A viable pregnancy resulted 27 years after the embryo was frozen, setting what appears to be a record for the longest-frozen embryo known to have come to birth, according to research staff at the University of Tennessee Preston Medical Library. The baby beats the record set by her older sister, Emma Wren Gibson, who started as an embryo that was frozen for 24 years.
“Some couples discard their embryos or are unwilling to donate them because they say they’re too old,” said Jeffrey Keenan, medical director of the Knoxville, Tenn.-based National Embryo Donation Center. “No, we don’t think there is such a thing as too old.”
Gibson, 29, and her husband, Ben Gibson, first approached the NEDC in 2016 after months of soul-searching about embryo adoption, which involves implanting in a uterus leftover embryos from couples who pursue in vitro fertilization. Tina Gibson said her parents first mentioned the idea to her while the couple was dropping off their dogs with them before a vacation.
At first, Gibson said they brushed off the possibility. They were interested in traditional adoption, and embryo adoption seemed foreign.
But the couple’s drive to their vacation spot was long, and they couldn’t stop thinking about it. They would talk about embryo adoption for a bit and then stop, research it on their phones and then take a break, watch a video about it and then drop the topic again.
Three months later, Gibson said, they were tired of mulling it over, and decided to go ahead with the embryo adoption. The NEDC soon transferred to her the 24-year-old embryo that became Emma — then a record for the longest-frozen embryo to lead to a birth. The significance of that only started resonating with the Gibsons when news reporters began calling.
“Once it hit the news with Emma Wren, that was the first time it hit us that maybe this was a big deal,” said Gibson, who lives in Knoxville.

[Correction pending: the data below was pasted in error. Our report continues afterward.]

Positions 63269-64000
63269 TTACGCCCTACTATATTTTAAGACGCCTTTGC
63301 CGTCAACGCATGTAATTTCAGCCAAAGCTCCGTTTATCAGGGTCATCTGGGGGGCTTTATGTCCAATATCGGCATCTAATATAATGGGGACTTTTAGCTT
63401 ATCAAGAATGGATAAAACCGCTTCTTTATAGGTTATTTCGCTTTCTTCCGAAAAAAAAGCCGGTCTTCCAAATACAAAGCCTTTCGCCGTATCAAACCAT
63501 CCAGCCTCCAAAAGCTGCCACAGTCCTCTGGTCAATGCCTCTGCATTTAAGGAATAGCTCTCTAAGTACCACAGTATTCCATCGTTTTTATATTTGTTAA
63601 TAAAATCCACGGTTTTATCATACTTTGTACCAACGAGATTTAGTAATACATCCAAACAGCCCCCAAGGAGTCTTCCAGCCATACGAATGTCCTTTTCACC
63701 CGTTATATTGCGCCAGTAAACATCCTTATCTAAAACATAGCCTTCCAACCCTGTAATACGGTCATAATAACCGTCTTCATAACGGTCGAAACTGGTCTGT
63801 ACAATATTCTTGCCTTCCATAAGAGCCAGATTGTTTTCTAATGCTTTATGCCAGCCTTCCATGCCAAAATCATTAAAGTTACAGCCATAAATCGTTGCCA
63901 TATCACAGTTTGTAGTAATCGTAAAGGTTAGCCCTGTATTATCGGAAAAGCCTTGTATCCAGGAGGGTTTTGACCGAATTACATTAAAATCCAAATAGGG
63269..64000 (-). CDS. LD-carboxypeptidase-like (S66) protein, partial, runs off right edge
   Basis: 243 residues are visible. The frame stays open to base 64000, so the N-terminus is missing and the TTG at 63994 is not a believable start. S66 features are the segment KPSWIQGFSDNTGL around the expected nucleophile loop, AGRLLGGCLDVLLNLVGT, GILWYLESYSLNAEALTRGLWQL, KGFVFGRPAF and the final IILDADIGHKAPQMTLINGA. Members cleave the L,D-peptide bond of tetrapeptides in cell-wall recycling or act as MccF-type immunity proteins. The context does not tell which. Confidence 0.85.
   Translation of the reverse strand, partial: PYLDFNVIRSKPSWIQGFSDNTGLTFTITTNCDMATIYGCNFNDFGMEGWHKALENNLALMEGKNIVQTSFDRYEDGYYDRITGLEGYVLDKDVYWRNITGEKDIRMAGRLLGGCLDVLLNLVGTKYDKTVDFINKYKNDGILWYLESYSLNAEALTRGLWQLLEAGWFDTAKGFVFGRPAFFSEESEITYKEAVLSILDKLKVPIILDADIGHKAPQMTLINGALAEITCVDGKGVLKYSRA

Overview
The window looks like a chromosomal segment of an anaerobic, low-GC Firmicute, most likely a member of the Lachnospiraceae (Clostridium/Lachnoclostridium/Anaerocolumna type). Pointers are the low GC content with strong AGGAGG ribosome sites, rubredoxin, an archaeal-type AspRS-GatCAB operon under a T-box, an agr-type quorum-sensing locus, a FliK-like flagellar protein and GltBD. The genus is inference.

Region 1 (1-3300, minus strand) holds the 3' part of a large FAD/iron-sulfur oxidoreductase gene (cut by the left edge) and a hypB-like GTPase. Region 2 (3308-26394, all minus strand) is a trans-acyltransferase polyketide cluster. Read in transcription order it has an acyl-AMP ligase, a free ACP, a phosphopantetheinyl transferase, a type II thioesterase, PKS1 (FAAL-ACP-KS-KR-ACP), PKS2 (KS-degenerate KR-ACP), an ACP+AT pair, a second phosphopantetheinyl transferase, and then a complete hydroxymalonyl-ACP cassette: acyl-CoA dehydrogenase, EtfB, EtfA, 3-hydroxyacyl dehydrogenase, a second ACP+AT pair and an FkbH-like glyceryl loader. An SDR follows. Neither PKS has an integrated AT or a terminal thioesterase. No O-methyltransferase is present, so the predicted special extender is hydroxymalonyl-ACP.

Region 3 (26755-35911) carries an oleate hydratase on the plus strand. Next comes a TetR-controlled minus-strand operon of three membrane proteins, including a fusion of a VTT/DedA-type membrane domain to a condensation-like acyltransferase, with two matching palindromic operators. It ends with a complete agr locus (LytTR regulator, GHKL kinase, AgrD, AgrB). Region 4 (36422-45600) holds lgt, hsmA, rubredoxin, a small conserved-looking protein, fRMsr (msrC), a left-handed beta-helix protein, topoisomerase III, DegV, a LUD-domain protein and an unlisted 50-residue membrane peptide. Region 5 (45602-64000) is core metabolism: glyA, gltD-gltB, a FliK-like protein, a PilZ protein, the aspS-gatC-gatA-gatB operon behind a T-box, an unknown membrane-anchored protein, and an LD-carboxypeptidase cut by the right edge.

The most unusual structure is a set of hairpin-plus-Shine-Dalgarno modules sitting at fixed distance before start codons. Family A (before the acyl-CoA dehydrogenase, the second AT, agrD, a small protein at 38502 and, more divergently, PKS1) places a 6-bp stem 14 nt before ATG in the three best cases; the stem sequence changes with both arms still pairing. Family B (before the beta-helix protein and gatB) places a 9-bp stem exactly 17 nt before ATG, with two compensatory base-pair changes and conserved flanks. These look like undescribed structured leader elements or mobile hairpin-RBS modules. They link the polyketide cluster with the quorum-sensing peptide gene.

When she and her husband, 36, wanted another child this year, the NEDC transferred to her uterus two thawed embryos, both of which were Emma’s genetic siblings. One survived, and Gibson learned that she was pregnant days before the declaration of the coronavirus pandemic in March led Tennessee to shut down most of the state’s businesses.
Molly was born nine months later, weighing 6 pounds, 13 ounces, and measuring 19 inches.
“She’s been the light of every day in 2020,” Gibson said as Molly cooed in the background. “The one thing to look forward to when everything seems to be falling apart around you.”
Roughly 78,000 infants born in 2017 — or 1.7 percent of all infants born each year — were conceived with the help of assisted reproductive technology, according to the Centers for Disease Control and Prevention. Embryo adoptions account for only about 5 percent of those babies, Keenan said.
But conversations about embryo adoption are common in the Gibsons’ household, often sparked by a book on the topic and ultrasound photos on the refrigerator. Emma, 3, is well aware of the unusual way in which she came to exist.
“She’s going to think that most kids were born from an embryo transfer,” Gibson said with a laugh. “It’s such a common term in our family.”
About half of transfers performed by the NEDC result in live births, Keenan said. While there’s no reason to think there’s an age past which an embryo won’t be viable, he said freezing techniques used before about a decade ago were less reliable. But if an older embryo survives being thawed, Keenan thinks it has as good a chance of implanting as any other embryo.
It’s not certain that the 27-year-old embryo that became Molly is a record. Zaher Merhi, director of IVF research and development at New Hope Fertility Center, told CNN in 2017 that American companies do not have to report to the government the age of an embryo they transplant.
In any case, Keenan said he’s confident that the 27-year-old embryo will not be the oldest ever brought to a live birth.
“We will break this record,” he said. “There’s no question about that.”